by Zafar Anjum
In Woody Allen’s film, Bullets Over Broadway, Cheech (Chazz Palminteri), a gangster, takes over an under-production Broadway play (he was there to protect the third lead actress of the play, his boss’s keep), rewrites the dialogues and the scenes, makes it a highly successful drama in public and eventually, makes the poor playwright realize that he has no talent to be in the business of creativity. The gangster, who came from the streets, was more creative than the writer who came from the university!
Something like this is happening in India now. A former mafia don, Babloo Srivastava who is based in India, is making his literary debut, and if the Indian media is to be believed, is making quite a splash about it. Babloo once worked with notorious mafia don, Dawood Ibrahim. Now he is turning a new leaf—he is becoming a writer.
It is no more the case that only writers could write about the mafia and the criminals. Now, the mafia are writing their own stories. Earlier, people would crave to read the biographies and autobiographies of celebrities from the field of sports and politics and showbiz. Now there is a new celebrity: the ex-mafia. Their tales are now worth millions of rupees.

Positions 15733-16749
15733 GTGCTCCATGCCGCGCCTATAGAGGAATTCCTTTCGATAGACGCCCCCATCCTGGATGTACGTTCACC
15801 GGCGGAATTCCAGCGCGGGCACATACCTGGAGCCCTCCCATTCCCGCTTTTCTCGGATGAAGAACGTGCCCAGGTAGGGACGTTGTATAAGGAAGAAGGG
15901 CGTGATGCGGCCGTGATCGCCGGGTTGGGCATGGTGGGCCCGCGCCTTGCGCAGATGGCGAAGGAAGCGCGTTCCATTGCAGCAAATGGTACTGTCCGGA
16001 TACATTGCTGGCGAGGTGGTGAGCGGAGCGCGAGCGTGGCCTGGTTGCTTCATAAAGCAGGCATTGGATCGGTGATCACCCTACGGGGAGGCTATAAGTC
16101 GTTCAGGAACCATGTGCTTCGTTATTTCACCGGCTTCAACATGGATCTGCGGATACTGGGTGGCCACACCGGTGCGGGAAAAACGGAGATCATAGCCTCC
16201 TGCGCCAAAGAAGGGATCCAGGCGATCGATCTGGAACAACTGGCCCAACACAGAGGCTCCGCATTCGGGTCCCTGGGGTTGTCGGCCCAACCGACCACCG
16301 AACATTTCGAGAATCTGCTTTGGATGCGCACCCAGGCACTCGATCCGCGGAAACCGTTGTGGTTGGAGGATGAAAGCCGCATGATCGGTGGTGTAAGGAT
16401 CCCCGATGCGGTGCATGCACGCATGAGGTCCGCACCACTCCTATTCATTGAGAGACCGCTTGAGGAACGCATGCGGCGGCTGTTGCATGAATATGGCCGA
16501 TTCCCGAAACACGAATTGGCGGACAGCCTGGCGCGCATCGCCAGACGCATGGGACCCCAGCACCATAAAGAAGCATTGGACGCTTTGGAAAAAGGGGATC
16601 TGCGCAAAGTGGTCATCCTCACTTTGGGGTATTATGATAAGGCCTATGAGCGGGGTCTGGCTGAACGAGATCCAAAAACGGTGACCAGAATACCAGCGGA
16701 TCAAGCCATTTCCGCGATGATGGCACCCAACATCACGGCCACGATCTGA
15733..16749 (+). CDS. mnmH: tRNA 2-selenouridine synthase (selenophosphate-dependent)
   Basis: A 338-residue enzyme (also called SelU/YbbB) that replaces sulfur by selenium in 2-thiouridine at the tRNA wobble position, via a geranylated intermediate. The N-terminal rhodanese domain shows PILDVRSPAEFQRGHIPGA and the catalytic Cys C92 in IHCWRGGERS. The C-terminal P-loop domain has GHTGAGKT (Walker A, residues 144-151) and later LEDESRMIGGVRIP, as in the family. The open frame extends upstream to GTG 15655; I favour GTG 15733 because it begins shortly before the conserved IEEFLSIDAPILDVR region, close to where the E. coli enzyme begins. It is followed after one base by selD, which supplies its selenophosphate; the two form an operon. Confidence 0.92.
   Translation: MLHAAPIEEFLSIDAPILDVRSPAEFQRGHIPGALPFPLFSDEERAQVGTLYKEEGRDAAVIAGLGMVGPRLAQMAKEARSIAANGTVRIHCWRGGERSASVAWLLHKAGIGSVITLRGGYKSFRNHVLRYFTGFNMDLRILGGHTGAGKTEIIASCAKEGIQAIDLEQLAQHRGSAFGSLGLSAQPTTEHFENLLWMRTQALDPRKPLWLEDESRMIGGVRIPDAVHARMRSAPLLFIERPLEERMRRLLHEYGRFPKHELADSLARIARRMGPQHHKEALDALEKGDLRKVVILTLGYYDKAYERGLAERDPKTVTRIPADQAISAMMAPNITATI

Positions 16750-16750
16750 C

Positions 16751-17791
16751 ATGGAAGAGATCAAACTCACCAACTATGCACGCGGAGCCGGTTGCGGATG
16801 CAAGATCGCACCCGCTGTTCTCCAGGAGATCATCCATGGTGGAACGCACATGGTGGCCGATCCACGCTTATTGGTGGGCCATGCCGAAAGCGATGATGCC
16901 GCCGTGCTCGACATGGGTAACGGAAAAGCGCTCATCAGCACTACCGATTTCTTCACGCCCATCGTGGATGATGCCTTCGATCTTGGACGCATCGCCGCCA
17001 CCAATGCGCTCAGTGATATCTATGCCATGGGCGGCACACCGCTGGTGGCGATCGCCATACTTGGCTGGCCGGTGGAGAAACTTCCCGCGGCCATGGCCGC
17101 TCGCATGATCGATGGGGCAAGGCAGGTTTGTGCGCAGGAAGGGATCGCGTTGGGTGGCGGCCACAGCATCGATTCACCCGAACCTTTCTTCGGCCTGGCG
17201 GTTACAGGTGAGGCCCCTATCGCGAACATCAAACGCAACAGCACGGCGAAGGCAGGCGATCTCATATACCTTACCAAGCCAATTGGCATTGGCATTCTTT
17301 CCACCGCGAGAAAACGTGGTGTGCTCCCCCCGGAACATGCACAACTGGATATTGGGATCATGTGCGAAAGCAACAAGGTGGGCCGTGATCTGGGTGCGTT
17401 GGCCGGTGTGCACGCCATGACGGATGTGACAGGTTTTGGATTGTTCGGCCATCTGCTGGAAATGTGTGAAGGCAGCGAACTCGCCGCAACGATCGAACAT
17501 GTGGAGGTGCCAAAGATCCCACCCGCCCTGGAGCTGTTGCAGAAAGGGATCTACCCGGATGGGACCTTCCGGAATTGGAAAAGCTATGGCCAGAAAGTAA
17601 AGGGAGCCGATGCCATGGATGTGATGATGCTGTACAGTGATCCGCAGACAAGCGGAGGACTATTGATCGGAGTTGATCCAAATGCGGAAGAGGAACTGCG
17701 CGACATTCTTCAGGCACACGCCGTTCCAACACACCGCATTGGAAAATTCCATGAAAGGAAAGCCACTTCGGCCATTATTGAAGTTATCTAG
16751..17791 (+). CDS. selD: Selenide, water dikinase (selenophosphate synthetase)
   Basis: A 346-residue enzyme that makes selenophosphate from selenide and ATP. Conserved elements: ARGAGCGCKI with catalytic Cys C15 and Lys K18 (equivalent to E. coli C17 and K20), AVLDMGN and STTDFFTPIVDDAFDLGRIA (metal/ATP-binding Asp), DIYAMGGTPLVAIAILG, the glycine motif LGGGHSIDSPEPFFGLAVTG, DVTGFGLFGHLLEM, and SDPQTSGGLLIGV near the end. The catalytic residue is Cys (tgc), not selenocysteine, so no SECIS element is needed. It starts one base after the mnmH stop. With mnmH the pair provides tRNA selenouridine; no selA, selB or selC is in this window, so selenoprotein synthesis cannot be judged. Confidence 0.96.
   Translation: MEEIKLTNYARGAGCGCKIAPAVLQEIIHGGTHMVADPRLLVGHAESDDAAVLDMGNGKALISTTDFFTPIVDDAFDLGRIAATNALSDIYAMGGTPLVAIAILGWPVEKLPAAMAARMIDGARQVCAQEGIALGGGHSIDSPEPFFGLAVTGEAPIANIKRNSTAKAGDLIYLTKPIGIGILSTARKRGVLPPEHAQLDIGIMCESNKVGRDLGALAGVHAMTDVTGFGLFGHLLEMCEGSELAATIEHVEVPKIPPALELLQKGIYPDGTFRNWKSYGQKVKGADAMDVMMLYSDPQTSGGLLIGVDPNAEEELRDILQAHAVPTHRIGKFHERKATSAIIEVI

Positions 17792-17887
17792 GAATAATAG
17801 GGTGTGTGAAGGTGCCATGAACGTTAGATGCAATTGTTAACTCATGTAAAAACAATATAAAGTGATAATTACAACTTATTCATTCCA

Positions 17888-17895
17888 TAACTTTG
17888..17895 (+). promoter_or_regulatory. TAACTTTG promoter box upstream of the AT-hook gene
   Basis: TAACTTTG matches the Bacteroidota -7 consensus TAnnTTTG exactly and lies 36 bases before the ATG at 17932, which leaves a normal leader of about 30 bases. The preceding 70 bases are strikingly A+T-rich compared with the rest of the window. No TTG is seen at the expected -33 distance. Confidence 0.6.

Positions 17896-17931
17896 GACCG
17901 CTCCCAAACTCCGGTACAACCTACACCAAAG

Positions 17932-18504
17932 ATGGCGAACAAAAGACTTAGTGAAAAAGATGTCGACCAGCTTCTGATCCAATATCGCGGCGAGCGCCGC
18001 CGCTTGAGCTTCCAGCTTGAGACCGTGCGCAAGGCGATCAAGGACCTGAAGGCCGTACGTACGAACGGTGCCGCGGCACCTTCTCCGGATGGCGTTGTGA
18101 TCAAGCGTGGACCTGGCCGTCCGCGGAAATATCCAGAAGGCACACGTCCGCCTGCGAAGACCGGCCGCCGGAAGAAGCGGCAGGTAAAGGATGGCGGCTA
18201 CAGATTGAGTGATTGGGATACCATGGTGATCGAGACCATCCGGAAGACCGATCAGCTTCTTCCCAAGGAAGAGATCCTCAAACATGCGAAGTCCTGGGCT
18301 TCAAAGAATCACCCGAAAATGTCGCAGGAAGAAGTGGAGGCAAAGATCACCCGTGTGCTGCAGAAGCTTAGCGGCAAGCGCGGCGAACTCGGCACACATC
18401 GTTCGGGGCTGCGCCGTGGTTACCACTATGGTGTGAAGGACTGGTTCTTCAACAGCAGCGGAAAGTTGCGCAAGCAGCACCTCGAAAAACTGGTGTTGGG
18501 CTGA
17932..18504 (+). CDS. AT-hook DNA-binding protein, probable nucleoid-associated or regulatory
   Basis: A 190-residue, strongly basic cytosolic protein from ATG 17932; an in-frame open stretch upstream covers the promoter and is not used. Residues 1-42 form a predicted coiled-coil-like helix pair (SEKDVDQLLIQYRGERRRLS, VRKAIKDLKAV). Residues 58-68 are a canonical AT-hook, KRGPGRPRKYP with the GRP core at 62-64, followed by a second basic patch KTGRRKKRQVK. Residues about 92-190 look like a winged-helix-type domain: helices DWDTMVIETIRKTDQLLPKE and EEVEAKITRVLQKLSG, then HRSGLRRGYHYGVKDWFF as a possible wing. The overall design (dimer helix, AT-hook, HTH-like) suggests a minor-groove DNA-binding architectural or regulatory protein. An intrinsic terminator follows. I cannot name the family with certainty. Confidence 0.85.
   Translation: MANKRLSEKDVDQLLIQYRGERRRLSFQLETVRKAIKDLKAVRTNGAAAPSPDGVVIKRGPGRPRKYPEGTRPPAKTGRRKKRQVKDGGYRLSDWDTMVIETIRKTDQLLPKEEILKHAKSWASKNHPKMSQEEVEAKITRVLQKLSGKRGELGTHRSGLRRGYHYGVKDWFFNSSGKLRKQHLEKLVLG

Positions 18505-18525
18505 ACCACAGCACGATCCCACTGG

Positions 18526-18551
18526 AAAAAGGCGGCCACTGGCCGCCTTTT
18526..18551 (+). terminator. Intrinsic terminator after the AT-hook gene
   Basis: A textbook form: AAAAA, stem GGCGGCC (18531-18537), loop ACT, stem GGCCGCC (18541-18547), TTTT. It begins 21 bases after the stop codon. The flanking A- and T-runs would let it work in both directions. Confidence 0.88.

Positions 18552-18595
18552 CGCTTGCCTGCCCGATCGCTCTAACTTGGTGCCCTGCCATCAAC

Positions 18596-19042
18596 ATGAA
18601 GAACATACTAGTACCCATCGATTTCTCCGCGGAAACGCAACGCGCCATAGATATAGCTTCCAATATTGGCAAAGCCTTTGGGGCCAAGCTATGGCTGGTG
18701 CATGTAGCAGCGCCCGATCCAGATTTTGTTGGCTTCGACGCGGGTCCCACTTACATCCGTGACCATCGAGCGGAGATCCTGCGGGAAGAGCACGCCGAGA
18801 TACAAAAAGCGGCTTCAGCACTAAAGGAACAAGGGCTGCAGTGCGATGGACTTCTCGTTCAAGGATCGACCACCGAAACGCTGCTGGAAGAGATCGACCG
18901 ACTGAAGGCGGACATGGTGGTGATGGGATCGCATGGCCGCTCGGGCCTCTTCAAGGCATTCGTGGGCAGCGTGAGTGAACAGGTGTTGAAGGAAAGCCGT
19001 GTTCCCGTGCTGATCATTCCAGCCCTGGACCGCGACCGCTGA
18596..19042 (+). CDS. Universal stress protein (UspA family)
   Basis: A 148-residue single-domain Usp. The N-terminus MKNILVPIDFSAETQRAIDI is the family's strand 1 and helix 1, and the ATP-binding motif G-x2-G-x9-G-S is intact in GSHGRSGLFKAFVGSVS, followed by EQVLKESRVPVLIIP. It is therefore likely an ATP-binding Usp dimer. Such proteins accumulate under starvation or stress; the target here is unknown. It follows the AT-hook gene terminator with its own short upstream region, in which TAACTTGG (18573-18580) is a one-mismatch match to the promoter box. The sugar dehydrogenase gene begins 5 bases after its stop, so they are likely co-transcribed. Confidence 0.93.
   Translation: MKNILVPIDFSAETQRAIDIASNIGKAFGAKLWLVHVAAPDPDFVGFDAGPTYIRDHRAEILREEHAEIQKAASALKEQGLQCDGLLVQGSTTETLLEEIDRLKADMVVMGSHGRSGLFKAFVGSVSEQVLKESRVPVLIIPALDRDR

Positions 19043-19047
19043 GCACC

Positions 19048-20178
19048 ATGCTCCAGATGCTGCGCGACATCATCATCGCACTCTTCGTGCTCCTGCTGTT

Says the Indian weekly, Tehelka: “…Babloo’s first shot at writing, Adhure Khwab, has created an enormous buzz even before the book hits the stands on his birthday, October 14. After all, Babloo is no ordinary man. This former Dawood aide, who ‘turned patriotic’ after the ’93 Mumbai blasts, now craves for the blood of ‘gaddar’ Dawood. That’s his khwab — to eliminate Dawood; that’s how the book got its name.”
“Satish Verma, editor-publisher of Nai Sadi Prakashan believes that it was sheer good luck that he secured the rights for Babloo’s ‘crime thriller’ conceived behind bars. “The pre-publishing hype made me go for the book. After reading the draft, I was sure that it would be a rousing success. The deal was clinched in four sittings,” he says. The don gets 15 percent royalty on print order. The initial print order is of 20,000 at Rs 80 per copy; the contract is of 5 lakh copies or three years, whichever is earlier, subject to renewal.”
For the writer-don, it is really going great guns! Is he going to be India’s Chilly Palmer? Who knows, if Leonard Elmore read this news, his Chilly Palmer would sit down and write a bestseller, and in the process, straighten a few things out in the publishing world too. Leonard, are you reading? You don’t need no research to write this one, I bet!
October 13, 2005
Zafar Anjum is the founder editor of Kitaab.org.